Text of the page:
|Posted by communications on March 19, 2020 at 3:05 PM|
Connection. I think if there's one word that speaks to the spiritual realities of the COVID-19 pandemic, it's connection. In these days of forced "social distancing" we are all being reminded of how deeply connected we all are, in ways that are both beautiful and, at times, frightening. We are also discovering anew how important relational connections are to our emotional and spiritual health. We are being confronted with a profoundly important existential question: as we seek to keep a safe distance from one another, how do we maintain and even strengthen those life-giving connections that are so essential to Christian community and to our well-being?
This question has relevance beyond the current crisis. In our 21st century context, we have an incredible capacity for connection. Social media in the internet age allows us to connect and re-connect with friends and family across the distances of both space and time. We can make very good use of these tools during the current crisis, as we seek to continue to be with each other, even as our in-person contact is becoming more limited. I'm watching with amazement and gratitude as churches, schools, and other service organizations are so adeptly using social media to reach out and maintain connections, and even establish new connections. Many of us are being forced out of our comfort zones, some of which are isolating and unhealthy. I see all of this as evidence of God's Spirit at work in and through these challenging days. And I see much potential for some enduring and life-giving changes as a result.
That being said, I think this moment is also calling us to reevaluate the ways in which we establish and maintain connections. As helpful as communication technology can be in these efforts, it can also be quite detrimental if used wrongly. We see all too often how email and social media can be used in counterproductive ways: as tools of prejudice and hatred, rather than compassion and mercy; to create discord instead of unity. As someone who is an introvert and conflict-averse by nature, I know the temptation to hide behind electronic communication and to use it in passive-aggressive and destructive ways. Many of us know the temptation to present ourselves and our lives inauthentically on Facebook and other social media. There are indeed ways in which we misuse these tools of connection to create barriers and unnecessary boundaries that are death-dealing instead of life-giving.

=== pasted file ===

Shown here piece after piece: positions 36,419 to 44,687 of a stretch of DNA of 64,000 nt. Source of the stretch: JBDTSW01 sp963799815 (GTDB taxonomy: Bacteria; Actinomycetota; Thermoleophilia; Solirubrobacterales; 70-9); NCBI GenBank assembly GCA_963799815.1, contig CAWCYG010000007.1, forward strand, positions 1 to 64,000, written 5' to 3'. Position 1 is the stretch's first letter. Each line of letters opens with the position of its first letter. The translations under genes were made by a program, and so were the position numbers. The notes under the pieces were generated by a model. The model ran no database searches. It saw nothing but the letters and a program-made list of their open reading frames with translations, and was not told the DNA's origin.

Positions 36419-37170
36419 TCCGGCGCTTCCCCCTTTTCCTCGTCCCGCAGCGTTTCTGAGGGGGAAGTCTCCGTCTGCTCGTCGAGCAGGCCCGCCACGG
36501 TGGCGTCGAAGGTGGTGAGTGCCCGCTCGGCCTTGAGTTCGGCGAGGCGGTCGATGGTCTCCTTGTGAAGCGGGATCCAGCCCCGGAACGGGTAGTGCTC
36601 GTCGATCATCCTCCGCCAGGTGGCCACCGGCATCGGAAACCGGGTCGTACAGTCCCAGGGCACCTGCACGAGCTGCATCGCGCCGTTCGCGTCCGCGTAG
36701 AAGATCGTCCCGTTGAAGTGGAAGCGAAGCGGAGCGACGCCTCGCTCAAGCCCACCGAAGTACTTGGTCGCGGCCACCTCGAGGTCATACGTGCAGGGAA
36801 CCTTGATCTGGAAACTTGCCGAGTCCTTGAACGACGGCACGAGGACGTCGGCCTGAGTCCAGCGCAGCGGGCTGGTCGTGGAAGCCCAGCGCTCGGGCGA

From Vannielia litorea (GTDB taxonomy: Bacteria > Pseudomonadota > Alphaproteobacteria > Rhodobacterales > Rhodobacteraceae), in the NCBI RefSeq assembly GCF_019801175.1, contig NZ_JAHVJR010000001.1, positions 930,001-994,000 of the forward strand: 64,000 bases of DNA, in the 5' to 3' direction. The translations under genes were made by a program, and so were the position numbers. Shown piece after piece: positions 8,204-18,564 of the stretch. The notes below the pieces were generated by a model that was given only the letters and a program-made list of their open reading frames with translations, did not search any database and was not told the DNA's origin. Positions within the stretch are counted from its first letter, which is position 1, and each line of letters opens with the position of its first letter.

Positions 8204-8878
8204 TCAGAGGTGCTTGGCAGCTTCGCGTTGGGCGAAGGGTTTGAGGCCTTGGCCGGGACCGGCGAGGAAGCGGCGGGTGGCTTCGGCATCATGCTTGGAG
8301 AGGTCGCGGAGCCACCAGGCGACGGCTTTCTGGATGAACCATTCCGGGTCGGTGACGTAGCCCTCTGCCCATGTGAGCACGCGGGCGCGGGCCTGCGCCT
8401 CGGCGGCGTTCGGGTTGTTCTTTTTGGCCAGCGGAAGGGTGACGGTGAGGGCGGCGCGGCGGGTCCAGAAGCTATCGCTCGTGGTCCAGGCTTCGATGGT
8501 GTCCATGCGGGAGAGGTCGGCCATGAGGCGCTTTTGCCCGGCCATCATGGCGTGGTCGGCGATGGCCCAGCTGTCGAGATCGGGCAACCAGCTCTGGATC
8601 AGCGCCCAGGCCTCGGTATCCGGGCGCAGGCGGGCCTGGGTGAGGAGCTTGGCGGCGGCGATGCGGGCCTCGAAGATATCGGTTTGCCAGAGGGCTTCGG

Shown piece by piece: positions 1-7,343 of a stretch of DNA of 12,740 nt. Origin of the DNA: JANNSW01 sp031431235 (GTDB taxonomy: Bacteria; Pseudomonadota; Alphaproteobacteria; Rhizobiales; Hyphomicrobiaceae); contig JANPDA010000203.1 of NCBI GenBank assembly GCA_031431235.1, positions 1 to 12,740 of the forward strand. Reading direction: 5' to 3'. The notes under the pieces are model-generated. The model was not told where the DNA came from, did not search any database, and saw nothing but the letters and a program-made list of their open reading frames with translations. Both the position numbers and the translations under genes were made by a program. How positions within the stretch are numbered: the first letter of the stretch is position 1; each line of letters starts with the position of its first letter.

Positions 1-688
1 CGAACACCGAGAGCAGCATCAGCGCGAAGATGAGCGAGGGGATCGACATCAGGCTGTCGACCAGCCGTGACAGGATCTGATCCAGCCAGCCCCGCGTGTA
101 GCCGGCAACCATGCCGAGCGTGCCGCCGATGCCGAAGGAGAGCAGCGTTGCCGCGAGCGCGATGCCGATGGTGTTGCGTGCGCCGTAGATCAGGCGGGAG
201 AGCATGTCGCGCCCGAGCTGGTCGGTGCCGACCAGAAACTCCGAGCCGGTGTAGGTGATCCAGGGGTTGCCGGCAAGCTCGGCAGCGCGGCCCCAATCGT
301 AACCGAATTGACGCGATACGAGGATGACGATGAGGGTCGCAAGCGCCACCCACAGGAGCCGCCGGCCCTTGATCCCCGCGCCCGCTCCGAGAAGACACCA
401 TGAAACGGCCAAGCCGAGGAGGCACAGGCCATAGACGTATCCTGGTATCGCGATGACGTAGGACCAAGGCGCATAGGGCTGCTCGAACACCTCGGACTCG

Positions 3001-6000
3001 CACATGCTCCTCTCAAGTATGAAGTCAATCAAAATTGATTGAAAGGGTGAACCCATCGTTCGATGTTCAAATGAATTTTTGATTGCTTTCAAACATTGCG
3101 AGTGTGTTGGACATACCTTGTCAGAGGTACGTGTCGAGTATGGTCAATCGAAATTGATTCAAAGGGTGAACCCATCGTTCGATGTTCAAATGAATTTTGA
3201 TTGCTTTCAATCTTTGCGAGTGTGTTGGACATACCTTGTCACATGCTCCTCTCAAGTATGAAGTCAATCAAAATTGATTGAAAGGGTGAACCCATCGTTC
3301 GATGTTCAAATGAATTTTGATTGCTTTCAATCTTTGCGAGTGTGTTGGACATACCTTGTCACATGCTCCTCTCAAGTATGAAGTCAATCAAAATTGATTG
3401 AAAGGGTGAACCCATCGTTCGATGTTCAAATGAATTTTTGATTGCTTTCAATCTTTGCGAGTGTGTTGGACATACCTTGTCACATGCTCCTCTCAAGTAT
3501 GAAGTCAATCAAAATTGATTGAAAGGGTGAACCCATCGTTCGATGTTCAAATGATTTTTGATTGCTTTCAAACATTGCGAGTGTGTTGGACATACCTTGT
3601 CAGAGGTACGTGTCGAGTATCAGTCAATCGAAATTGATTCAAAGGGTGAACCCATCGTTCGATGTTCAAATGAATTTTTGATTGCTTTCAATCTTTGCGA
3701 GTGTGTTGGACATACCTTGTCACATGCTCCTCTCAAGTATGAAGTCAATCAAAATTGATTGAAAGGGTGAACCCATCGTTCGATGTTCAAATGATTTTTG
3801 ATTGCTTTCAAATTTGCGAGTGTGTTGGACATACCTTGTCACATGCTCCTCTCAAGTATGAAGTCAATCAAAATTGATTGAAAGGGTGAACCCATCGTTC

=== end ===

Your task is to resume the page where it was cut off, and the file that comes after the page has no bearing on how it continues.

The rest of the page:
As always, we do well to look to the life and teachings of Jesus. Jesus never allowed societal boundaries or barriers to prevent him from reaching out and showing compassion, especially to those who most needed it, to those who had been relegated to the margins by societal and even religious norms. He very intentionally crossed those boundaries to extend God's unconditional and limitless love to all. He went out of his way to spend time with the tax collectors, the prostitutes, and the lepers; those who were considered by their society to be untouchable and unworthy of love and compassion. His public ministry was one of constantly ignoring and breaking down these barriers of prejudice, fear, and hatred.
Don't misunderstand me here. I'm not at all suggesting that we should stop practicing the necessary "social distancing" during this time of pandemic. What I am saying is that we need to find new ways to maintain and strengthen our connections with each other, even as we are forced to limit our in-person contact. Instead of using them as tools of division, use social media and other electronic communications to intentionally reach out and show love and compassion to others, especially those who may be feeling marginalized and isolated at this time. Don't forget the good old-fashioned phone call: pick up your phone and call that person that you know is living alone and may be feeling isolated, even the neighbor or relative that you're not crazy about or don't talk too that often (maybe especially these folks). Call those folks you know that may not have access to email and social media, so are feeling particularly disconnected. Even while maintaining the safe distance that is being called for in this moment, be on the lookout for new ways to cross the boundaries of prejudice and fear to show love and compassion. In other words, do what Jesus would do.
These are indeed challenging days for all of us, but in them there is also tremendous potential for the strengthening and deepening of those connections that are so vital to Christian community. By God's grace and through our intentional openness to one another, I have little doubt that this will ultimately be a time of spiritual growth for all of us.
God be with you, Kevin